Taking a giant step back from what actually happened at the state drug lab, it’s unbelievable how much havoc a single person can wreak on our system of justice.  Surely, the criminality of this one person is egregious, but this may actually point to a more fundamental problem in the entire justice system – inadequate resources.  Decades of underfunding our courts, district attorneys’ offices, crime labs, public defense counsel offices and civil legal service organizations has contributed to an overburdened system where everyone is struggling to find efficiencies, do more with less and provide every single person equal access to justice. One of the most unsettling results of the drug lab crisis is that it exposes  a broader potential flaw – that there may be other areas in our justice system that are just as vulnerable due to inadequate resources.

Regardless of the financial cost or reform measures that are put into place, the damage has already been done to the integrity of Massachusetts’ justice system. The premise of that system – that everyone has equal access to justice and that justice is carried out in a fair and timely manner – has been shaken. As the next few weeks and months unfold and we learn more about what happened at the state crime lab, we need to use this crisis as an opportunity for change.

– Kathleen Joyce
Director of Government Relations
Boston Bar Association

Drug Lab Crisis Points to Larger Issues in the Criminal Justice System

We are still just scratching the surface from the fallout resulting from the mishandling of evidence in alleged drug cases at the crime lab in Jamaica Plain. At the very least, the crisis we’re now facing underscores the importance of strict protocols and controls in every aspect of our criminal justice system.

The massive effort to right the wrongs caused by what happened at the state drug lab is already underway.  To his credit, Governor Patrick swiftly put together a central office to oversee the review of criminal cases potentially jeopardized by the mishandling of evidence.  The office, headed by David Meier, worked throughout the weekend to identify cases where Annie Dookhan, the state chemist in question, performed primary or secondary tests.  By Monday the estimate was that more than 1,100 individuals currently serving sentences in state or county houses of correction were affected.  This number does not include individuals in federal custody, those awaiting trial, those on probation or parole, those who were previously convicted and served time, or those otherwise punished.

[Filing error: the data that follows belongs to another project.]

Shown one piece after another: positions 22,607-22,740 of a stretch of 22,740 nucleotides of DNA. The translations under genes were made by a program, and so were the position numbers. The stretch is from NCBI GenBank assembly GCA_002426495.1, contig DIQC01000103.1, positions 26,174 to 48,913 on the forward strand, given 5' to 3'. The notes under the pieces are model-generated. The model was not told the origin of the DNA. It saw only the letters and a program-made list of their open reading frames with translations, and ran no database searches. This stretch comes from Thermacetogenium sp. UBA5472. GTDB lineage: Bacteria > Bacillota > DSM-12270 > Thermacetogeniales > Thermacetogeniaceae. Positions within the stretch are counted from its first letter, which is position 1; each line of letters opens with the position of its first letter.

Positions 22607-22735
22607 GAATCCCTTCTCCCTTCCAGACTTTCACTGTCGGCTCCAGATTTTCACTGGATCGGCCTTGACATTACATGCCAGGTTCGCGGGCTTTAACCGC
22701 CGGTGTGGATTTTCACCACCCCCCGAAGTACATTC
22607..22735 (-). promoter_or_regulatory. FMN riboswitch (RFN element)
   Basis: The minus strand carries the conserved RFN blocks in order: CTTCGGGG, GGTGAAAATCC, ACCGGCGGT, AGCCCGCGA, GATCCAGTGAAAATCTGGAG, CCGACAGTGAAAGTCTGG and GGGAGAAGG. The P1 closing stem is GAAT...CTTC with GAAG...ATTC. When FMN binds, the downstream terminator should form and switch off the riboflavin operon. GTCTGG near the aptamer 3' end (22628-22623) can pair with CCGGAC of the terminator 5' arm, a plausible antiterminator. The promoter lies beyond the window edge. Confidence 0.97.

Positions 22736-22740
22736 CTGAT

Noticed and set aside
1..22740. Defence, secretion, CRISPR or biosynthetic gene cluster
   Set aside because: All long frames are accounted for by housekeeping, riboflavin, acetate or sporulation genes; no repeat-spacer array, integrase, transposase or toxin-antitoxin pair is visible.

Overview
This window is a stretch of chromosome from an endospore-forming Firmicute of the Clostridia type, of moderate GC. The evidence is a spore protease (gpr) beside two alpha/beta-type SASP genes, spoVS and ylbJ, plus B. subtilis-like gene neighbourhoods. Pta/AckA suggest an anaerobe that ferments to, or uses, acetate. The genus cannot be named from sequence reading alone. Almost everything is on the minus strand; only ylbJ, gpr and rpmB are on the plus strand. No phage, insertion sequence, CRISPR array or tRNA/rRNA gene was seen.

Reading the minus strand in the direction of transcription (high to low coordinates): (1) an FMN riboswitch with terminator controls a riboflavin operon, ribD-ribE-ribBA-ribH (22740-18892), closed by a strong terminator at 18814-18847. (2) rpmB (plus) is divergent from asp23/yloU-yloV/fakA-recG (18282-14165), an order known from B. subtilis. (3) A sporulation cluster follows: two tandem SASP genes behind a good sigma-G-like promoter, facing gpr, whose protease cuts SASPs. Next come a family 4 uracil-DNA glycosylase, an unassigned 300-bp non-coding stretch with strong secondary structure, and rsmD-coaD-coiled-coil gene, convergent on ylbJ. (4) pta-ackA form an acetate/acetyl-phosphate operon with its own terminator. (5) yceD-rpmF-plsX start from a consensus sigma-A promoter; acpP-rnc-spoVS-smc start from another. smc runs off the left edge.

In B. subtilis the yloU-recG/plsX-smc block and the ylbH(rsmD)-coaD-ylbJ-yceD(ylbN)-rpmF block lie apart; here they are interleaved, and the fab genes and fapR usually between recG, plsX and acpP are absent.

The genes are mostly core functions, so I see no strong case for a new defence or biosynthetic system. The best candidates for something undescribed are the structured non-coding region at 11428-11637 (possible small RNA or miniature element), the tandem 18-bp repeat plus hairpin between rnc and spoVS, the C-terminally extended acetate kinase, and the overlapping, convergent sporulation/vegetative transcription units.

In the last few days, a handful of defendants has already been released from prison or had their sentences suspended.  It’s expected that in the coming weeks there will be an onslaught of people who will be released from jail or face significantly lesser charges.

Calls are coming into the BBA’s Lawyer Referral Service on behalf of people imprisoned in drug cases.  The Committee for Public Counsel Services has created a specific office to deal with the influx of cases.  More information from CPCS can be obtained by calling their main number, (617) 482-6212.

What’s happening in Massachusetts is unprecedented because of the magnitude of the number of cases potentially impacted.  However, this isn’t the first time that state drug or crime labs have had to be shut done because of mishandling of evidence.  In 2008, the Michigan State Police shut down the Detroit Police crime laboratory because of a history of mishandling evidence.  In 2009, a San Francisco lab technician, who is currently facing federal charges, was accused of stealing cocaine from the facility and a total of 1,400 cases were reviewed.  More recently in Nassau County, New York, the state crime lab acknowledged mismatching reports on blood-alcohol tests, as well as possible contamination of drug evidence.  The local district attorney worked with the Nassau County Bar Association to help inform inmates whether their cases were impacted.  As many as 9,000 drug cases were reviewed.

It’s way too soon to assess what the impact will be on our justice system. But the scandal spotlights another important BBA public policy issue – the need to abolish mandatory minimum sentences.  Currently, Massachusetts has a one-size-fits-all system of sentencing for drug crimes. Sentences are often disproportionate to the seriousness of the crime or the risk to the public.

With few exceptions, Massachusetts’ drug-sentencing laws are based on the weight of drugs involved, rather than what a defendant actually did.

This crisis is putting our criminal justice system to the test.  While David Meier’s central office continues to work around the clock to identify those affected by what happened, it will be the justice system that determines whether or not we get it right.

-Kathleen Joyce
Government Relations Director
Boston Bar Association